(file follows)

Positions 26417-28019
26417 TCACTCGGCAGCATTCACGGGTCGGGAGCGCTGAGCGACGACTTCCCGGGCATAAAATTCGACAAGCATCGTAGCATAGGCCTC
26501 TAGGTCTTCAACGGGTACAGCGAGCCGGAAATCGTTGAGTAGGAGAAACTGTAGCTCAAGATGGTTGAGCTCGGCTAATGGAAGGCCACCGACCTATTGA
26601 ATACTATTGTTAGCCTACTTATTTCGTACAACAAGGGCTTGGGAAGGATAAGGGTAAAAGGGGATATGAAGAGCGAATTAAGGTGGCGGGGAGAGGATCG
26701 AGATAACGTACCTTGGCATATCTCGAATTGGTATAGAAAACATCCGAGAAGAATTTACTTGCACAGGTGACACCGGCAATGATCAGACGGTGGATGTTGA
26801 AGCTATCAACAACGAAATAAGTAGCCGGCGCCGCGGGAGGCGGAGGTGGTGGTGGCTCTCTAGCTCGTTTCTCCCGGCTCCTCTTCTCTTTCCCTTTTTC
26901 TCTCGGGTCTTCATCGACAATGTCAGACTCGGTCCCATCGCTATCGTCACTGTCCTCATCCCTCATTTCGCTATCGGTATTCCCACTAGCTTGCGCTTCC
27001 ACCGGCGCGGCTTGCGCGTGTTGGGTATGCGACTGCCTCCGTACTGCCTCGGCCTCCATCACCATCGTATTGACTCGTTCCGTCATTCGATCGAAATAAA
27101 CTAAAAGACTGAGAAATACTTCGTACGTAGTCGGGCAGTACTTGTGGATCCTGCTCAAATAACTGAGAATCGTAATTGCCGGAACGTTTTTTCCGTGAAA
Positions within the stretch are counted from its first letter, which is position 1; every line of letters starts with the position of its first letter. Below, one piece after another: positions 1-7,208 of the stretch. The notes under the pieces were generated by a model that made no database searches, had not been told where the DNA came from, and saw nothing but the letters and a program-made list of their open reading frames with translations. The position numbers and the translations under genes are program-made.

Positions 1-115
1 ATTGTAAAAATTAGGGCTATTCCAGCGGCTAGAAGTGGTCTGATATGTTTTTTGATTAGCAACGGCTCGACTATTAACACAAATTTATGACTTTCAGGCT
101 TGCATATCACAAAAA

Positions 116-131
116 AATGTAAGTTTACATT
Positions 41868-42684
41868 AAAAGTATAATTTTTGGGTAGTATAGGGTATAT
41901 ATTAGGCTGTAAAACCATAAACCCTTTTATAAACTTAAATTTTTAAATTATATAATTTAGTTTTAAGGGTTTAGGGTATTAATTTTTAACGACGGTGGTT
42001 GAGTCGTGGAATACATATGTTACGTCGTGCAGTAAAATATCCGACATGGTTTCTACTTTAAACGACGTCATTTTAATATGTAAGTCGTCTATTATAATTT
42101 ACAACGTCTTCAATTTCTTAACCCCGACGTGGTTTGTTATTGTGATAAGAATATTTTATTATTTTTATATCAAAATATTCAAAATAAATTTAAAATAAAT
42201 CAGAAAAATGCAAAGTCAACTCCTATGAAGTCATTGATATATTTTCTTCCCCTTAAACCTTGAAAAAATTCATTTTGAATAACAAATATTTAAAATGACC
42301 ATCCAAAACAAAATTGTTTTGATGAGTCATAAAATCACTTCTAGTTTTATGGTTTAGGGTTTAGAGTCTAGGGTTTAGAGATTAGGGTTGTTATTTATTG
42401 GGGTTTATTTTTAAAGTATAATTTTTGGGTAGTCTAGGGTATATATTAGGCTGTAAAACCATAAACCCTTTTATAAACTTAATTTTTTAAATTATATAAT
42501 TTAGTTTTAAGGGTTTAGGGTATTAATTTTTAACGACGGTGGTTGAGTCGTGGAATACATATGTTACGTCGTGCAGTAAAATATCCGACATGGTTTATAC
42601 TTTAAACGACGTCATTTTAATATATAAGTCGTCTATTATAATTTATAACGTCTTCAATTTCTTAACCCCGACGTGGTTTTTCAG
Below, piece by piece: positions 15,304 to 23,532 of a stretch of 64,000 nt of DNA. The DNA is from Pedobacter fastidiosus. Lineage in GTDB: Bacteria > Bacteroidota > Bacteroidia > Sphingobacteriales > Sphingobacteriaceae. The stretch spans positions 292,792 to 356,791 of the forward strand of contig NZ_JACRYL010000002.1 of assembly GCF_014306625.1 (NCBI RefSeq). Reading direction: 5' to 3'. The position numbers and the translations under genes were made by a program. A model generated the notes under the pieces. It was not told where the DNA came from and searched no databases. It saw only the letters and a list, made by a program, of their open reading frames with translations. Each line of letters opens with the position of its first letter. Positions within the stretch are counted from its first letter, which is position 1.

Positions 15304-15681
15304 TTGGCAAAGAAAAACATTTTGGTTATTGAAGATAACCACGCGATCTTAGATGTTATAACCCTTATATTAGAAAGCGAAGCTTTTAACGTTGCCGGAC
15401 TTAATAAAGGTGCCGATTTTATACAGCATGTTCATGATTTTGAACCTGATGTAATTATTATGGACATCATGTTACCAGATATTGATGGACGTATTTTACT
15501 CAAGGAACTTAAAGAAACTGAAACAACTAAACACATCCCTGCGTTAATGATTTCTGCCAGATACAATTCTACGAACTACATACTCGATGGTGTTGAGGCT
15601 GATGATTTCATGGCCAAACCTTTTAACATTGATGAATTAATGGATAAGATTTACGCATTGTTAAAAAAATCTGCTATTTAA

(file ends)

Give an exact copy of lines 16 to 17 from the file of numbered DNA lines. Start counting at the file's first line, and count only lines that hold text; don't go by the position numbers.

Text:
Positions 41868-42684
41868 AAAAGTATAATTTTTGGGTAGTATAGGGTATAT